A photographer has launched legal action against gamemaker Capcom, accusing it of using dozens of her images without permission.
Judy Juracek claims Capcom used photographed patterns from a published book throughout its games – including Resident Evil and Devil My Cry.
In one example listed in court documents, she alleged the Resident Evil 4 logo uses the infringed assets.
She is seeking $12m (£8.5m) in damages from the Japanese games firm.
Capcom told gaming news site Polygon – which first reported on the legal case – that it was “aware of the lawsuit” but had no further comment.
Ms Juracek’s case claims that textures and images were taken from her 1996 book Surfaces, which is described as “visual research for artists, architects, and designers”.
The book included a CD-Rom with digital images of the textures.
But the CD-Rom, the case alleges, was for inspiration and research only – any use of the images would have needed another licence, and that was made clear in the CD’s copyright notice, her lawyers wrote. They say “many different parties” contacted Ms Juracek to obtain licences for commercial use.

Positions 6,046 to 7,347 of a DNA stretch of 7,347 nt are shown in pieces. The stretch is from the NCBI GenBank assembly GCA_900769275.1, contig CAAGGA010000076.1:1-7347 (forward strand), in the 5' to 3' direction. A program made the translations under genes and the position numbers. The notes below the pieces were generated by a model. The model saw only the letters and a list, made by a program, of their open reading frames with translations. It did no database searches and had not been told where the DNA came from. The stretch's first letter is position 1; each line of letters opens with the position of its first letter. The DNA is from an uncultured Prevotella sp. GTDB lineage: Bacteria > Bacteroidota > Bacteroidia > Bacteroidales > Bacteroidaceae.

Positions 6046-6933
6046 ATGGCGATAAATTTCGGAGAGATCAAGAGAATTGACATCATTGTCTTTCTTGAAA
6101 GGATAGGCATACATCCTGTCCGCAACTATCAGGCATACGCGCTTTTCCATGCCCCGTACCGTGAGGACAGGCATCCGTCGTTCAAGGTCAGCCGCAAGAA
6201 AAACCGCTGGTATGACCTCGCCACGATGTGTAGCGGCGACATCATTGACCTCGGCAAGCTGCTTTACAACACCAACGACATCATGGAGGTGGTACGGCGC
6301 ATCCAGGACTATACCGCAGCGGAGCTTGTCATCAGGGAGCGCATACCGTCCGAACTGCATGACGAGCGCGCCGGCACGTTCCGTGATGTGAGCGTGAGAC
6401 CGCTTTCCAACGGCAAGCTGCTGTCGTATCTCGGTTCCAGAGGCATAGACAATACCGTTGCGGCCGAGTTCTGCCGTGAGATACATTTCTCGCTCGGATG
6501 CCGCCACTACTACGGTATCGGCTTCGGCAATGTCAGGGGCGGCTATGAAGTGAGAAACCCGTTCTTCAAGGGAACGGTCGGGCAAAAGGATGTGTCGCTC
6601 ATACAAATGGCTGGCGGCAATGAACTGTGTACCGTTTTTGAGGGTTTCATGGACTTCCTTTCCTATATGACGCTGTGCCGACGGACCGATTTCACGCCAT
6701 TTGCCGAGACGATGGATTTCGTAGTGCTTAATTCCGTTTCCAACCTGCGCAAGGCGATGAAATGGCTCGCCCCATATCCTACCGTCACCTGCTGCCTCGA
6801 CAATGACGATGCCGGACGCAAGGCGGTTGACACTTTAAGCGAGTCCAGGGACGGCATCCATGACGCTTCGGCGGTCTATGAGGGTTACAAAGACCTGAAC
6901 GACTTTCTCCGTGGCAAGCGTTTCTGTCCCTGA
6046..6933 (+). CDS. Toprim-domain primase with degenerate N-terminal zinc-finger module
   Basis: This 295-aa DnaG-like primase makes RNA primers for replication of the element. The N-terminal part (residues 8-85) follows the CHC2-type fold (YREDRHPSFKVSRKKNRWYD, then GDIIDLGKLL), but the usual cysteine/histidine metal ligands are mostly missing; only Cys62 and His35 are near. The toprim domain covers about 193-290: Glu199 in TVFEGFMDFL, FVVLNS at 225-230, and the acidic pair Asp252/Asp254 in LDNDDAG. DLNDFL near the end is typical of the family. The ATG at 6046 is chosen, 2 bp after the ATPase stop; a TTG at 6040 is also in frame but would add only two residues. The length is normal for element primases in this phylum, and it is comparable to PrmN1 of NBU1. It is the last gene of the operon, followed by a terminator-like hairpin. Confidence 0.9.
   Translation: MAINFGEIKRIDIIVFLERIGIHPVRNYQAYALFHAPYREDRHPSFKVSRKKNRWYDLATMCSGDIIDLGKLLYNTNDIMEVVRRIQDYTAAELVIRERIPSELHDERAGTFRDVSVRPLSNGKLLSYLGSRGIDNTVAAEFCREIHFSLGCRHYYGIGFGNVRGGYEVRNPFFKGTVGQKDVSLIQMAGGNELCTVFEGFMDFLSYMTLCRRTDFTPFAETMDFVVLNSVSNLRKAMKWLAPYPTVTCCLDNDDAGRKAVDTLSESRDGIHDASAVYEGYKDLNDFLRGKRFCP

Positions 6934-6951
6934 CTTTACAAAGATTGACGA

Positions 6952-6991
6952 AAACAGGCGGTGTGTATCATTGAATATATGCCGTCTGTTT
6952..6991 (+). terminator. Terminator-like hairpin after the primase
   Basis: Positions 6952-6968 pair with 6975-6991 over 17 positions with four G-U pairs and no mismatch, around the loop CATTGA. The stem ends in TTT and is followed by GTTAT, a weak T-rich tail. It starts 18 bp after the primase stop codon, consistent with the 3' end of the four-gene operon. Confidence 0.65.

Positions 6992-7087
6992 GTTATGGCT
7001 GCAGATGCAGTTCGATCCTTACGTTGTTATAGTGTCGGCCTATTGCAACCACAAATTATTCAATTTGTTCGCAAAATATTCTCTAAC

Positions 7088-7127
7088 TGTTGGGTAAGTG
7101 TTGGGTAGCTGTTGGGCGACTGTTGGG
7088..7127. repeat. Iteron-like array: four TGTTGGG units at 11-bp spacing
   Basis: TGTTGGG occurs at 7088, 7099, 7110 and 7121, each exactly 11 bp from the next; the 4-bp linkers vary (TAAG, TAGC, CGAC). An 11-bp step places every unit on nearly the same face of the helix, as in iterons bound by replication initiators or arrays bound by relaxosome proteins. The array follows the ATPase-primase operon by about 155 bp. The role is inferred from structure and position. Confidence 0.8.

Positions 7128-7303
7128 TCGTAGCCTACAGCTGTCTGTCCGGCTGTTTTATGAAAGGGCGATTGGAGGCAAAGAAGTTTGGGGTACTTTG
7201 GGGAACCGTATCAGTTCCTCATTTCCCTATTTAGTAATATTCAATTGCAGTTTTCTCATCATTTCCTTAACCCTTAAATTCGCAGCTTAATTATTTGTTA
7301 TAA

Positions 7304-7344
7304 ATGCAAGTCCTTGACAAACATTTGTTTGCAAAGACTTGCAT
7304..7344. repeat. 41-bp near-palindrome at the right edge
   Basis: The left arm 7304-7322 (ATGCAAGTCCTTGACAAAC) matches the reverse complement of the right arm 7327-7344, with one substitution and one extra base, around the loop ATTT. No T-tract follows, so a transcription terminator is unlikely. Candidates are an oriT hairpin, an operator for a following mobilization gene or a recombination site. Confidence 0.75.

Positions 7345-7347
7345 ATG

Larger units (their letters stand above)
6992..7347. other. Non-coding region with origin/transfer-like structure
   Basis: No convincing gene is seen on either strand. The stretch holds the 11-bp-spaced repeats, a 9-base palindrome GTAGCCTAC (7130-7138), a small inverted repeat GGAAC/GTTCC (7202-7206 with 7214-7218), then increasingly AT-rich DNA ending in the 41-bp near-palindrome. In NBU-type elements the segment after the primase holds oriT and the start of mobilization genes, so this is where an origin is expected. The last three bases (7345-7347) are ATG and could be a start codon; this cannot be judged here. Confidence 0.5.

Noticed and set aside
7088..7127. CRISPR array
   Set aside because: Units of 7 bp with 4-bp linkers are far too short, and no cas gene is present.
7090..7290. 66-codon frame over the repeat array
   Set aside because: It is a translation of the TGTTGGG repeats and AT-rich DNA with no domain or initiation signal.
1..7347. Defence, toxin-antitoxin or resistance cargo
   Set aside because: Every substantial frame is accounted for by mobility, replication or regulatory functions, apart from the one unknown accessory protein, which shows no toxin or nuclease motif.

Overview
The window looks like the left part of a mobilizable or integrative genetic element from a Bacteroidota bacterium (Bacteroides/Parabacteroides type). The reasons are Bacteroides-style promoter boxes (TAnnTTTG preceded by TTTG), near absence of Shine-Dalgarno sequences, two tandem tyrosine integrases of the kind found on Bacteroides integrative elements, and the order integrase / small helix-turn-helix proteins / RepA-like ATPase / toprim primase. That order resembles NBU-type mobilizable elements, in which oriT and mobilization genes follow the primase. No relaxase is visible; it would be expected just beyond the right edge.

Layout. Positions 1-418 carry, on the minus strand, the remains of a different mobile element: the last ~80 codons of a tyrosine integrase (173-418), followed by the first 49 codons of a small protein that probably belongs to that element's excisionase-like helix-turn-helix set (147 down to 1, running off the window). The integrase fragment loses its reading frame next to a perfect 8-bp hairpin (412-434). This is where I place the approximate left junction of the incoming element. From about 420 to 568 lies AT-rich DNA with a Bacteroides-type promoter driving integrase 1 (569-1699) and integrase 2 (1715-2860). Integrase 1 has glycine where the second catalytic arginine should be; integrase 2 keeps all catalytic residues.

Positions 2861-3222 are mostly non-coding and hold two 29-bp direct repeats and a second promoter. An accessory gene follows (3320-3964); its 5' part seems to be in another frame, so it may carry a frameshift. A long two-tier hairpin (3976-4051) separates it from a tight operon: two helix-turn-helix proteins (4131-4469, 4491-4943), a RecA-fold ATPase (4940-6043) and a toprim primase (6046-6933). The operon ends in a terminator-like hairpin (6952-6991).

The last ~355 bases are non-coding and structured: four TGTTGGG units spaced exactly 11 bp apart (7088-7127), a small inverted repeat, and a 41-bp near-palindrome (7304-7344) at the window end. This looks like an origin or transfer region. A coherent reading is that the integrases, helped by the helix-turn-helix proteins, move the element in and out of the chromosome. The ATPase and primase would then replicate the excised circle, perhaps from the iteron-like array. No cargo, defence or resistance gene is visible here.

Capcom did not – but used many images anyway, the filing claims.
In one example, an image of shattered glass photographed in Italy is compared to the logo used for Resident Evil 4.
Ms Juracek argues: “The probability of an object hitting the same thickness and configuration of glass identically at any other location is impossible or exceptionally remote.”
More than 100 pages of examples of further alleged infringements include stained glass windows used in a remaster of the original Resident Evil, wood, brick and carving reliefs used in Devil May Cry, and dozens more.
On top of the demand for financial compensation, Ms Juracek is demanding that Capcom “destroy each and every copy of all games” and other products using her images.
The court filing also reveals that the Capcom hack late last year was at least part of the reason Ms Juracek realised her content had allegedly been used without permission, despite some of the games being many years old.
The Capcom hack announced in November is believed to have compromised the personal information of up to 350,000 people, the company said at the time.
After the hacked materials were released publicly, they were found to include high-resolution artwork images, it is alleged.
The file names for “at least one” of the images from those hacked files are the same as those on Ms Juracek’s Surfaces CD-Rom, the case alleges.
In all, she and her legal team identified 80 photographs they say were used without permission.